Sea Glass Pendant





Introduction: Sea Glass Pendant

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The goal of this instructable is to provide you PRO TIPS for casting soft alloys.

I often find sea glass in tiny pieces. Because of how small they are, it makes them difficult to drill or wrap with wire. Here is a method for casting silver solder around a piece of sea glass for display.

Step 1: Make a Sand Paper Form

I'm using 400 grit sand paper to make the tear drop form. You could use coarser sand paper but your cast will have a rougher finish. Using sand paper withstands heat and makes a sturdier form compared to regular paper.

I cut a square out and folded a crease about 1/4th into the paper. After tucking the other end into the crease, I taped it shut with duct tape. Make sure the sand paper is on the inside.

This sand paper came from the auto supply section at Wal-Mart. It was about $4.00 for 5 sheets.

Step 2: Set Up for Casting

If you don't have a soldering stone you can set this up on top of another sheet of sand paper over a scrap piece of wood.

Use a tiny dab of hot glue to secure the glass on your casting surface. Gluing the glass down will prevent it from shifting when you pour the metal. Place the form over the glass and check to make sure it's where you want it to be. Balance a socket on top of your form. The added weight will keep the form from toppling over when you pour.

Step 3: Cast Your Pendant

Put on your safety glasses. Melt about 12" of lead free soldering wire on a spoon. Verify the metal is evenly melted with a very gentle sway. The blob of molten alloy should roll back and forth evenly. Pour the metal in the form and give it a few minutes to cool off.

This solder can be found wherever plumbing supplies are sold. I also got this at Wal-Mart.

Step 4: Cut and Drill

Trim down the pendant with a hack saw. Mark the hole with a punch before drilling it out.

Step 5: Shape the Pendant

Since silver solder is soft, you can actually cut it with a razor blade. Just make sure you direct the blade away from your fingers.

Shape the inner frame of the glass by whittling away small pieces. Shape the rest of the pendant with files.

Step 6: Polish and Clean

Polish your work with polishing compound on a buffing wheel.

Clean it off with a degreaser and tooth brush. I'm using brake cleaner.

Step 7: Make More

This process is forgiving and inexpensive. So, make one for a pendant or make a bunch for a charm bracelet.

Thanks for reading, Brent.



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    Thank you so much for this idea. I have a piece of the "purest green" (copyright Blackadder) which I found in the sea at Ostia (port for Rome in times gone by) in 2005 while splashing around with my kids. They swim well and nearly drowned me.. Ok it's just a piece of green glass from a bottle but it holds so many good memories and I thought to make it into a ring but I never did. Now its gonna become a pendant tomorrow.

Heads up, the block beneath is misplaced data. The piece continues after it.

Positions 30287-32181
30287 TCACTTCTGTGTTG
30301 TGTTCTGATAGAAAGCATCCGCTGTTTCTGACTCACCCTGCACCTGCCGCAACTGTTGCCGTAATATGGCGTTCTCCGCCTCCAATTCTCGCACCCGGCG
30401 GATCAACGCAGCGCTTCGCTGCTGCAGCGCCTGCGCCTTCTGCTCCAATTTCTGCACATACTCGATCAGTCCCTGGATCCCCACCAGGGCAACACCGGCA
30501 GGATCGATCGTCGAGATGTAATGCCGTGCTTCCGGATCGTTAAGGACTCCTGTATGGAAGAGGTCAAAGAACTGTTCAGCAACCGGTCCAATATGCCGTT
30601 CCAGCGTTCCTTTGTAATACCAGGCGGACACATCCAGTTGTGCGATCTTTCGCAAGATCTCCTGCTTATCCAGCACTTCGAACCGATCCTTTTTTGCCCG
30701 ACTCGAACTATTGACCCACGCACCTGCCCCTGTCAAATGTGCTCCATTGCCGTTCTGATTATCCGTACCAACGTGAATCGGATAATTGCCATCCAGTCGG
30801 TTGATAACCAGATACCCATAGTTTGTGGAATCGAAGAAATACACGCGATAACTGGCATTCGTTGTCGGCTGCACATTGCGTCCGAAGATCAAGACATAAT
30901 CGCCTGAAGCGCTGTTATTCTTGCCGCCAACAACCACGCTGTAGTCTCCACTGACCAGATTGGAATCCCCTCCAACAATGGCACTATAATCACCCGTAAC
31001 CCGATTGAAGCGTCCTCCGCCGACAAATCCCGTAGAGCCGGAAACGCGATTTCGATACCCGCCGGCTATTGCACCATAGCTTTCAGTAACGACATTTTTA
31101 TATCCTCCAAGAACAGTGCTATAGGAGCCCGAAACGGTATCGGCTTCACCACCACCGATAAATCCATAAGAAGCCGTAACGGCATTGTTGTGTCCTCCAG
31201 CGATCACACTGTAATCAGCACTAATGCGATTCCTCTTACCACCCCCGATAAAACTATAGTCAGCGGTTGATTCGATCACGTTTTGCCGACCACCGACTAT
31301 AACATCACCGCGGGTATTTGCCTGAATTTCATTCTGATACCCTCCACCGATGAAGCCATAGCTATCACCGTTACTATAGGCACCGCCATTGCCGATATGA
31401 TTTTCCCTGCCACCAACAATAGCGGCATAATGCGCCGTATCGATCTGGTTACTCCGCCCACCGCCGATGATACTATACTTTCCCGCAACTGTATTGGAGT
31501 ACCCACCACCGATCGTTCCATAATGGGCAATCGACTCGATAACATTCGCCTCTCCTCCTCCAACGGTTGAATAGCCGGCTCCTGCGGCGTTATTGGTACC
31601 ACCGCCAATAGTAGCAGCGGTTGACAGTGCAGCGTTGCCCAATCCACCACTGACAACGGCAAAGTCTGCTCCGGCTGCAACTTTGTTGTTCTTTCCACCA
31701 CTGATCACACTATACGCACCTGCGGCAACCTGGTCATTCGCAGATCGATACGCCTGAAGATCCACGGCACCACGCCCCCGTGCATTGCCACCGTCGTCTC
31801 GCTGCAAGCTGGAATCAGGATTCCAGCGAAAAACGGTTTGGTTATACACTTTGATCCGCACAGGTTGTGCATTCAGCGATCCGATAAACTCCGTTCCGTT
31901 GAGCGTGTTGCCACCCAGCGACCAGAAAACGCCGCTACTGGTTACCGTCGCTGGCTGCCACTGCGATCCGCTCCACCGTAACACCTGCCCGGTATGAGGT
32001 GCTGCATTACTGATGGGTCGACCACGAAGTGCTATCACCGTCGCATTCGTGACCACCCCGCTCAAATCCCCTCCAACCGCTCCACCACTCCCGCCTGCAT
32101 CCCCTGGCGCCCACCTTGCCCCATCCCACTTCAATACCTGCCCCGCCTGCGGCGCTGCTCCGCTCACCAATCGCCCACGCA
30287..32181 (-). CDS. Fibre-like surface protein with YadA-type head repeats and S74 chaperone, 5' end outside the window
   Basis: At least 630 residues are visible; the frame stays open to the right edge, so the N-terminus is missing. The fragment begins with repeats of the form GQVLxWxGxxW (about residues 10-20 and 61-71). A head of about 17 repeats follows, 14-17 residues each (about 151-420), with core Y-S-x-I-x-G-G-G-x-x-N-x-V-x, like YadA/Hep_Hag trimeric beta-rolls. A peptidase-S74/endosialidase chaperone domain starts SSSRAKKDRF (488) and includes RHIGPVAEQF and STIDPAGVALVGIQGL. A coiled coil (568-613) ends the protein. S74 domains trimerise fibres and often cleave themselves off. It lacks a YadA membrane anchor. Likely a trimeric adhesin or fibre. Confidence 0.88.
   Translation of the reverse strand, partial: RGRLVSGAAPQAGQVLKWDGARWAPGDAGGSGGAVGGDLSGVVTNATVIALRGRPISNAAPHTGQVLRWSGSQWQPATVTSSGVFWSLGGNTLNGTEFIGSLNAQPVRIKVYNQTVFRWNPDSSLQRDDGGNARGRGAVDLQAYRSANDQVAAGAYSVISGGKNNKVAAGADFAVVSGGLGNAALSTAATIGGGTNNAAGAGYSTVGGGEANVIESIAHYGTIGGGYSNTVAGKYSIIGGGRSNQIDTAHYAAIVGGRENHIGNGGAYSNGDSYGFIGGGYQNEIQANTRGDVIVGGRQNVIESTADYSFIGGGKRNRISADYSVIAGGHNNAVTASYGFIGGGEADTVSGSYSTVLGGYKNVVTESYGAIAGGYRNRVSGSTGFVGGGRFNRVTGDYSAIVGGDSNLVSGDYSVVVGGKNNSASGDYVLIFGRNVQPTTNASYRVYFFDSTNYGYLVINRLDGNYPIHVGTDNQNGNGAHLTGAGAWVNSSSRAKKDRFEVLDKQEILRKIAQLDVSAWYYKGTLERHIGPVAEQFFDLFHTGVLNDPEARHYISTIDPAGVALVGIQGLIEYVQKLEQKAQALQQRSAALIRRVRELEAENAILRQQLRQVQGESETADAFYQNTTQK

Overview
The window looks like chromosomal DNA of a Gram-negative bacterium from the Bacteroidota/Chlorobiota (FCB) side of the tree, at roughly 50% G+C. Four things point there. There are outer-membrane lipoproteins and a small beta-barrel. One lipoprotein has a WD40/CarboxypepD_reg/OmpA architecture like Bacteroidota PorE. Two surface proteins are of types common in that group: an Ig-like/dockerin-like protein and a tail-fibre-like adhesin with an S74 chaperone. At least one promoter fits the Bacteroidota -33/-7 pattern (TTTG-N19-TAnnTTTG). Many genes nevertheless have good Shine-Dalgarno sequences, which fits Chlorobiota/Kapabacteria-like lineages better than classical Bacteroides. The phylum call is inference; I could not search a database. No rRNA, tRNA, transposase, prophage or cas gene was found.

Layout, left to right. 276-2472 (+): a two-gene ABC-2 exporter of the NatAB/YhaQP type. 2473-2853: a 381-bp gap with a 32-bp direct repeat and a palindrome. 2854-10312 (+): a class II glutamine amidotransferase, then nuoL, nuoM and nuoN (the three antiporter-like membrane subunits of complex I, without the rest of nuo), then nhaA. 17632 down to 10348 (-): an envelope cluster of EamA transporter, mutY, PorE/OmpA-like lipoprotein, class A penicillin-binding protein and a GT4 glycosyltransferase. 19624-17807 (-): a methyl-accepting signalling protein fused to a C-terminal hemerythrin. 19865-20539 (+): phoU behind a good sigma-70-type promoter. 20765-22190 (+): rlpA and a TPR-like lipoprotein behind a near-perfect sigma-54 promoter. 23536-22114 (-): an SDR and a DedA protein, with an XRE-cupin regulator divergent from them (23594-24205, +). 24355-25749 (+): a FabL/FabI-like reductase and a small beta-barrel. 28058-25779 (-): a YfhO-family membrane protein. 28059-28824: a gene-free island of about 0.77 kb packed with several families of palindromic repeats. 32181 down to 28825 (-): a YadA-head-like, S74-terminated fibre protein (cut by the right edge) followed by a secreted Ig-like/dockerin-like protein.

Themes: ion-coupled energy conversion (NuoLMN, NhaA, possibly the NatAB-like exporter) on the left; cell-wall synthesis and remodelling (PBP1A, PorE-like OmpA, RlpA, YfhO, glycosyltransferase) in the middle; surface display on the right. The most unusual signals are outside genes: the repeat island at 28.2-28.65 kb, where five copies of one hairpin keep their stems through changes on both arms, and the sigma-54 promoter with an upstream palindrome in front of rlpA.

I love your posts!!! How does the paper not burn!?! Can I use pewter or aluminum? I have 600, 800, 1000, 1200, and 2000 grit (actually I’ve got numbers that are quite absurd) how fine a grit can I use? I cannot wait to try this. Tough call, play with new hydraulic press, or cast some stuff. Or adult and clean!! Haha

    I would go with the 800. The sand in the paper helps protect it from burning. I've never melted pewter or aluminum but my guess is it would be too hot for this method. Silver solder has a relatively low melting point.

    Very good instructions. I have some jem stones and polished Tigers eye rocks etc. that would look great like this. I do have a question though, I'm not familiar with the term "Sea glass." What is it and where could I to get some?

    I got this sea glass from Pismo Beach, California. If you dig in the the loose gravel by the sea shore, you'll find small pieces of broken glass that have been tumbled over the years by the waves. You could also buy it, artificially made, at most craft stores.

    Sorry, I did have another question, about the silver solder you mention here, is there more then one type of this? I am a machinist and the only kind of silver solder I have handled was used for attaching carbide to steel tool blocks for machining of steel and cast products and this type of silver solder had a pretty high melting point, attained with an acetylene torch to attach it to the steel block using a silver solder paste. Is the solder you talk about a different type with a lower melting temp.?

    There are several types of solder depending on the application (electrical, plumbing, stained glass, ect.) The solder I used is for plumbing and can be melted with a propane torch. Most importantly it's lead free.

    Uhmm they are cool

    These look nice. A question doesn't your clothes get dirty of the soldering?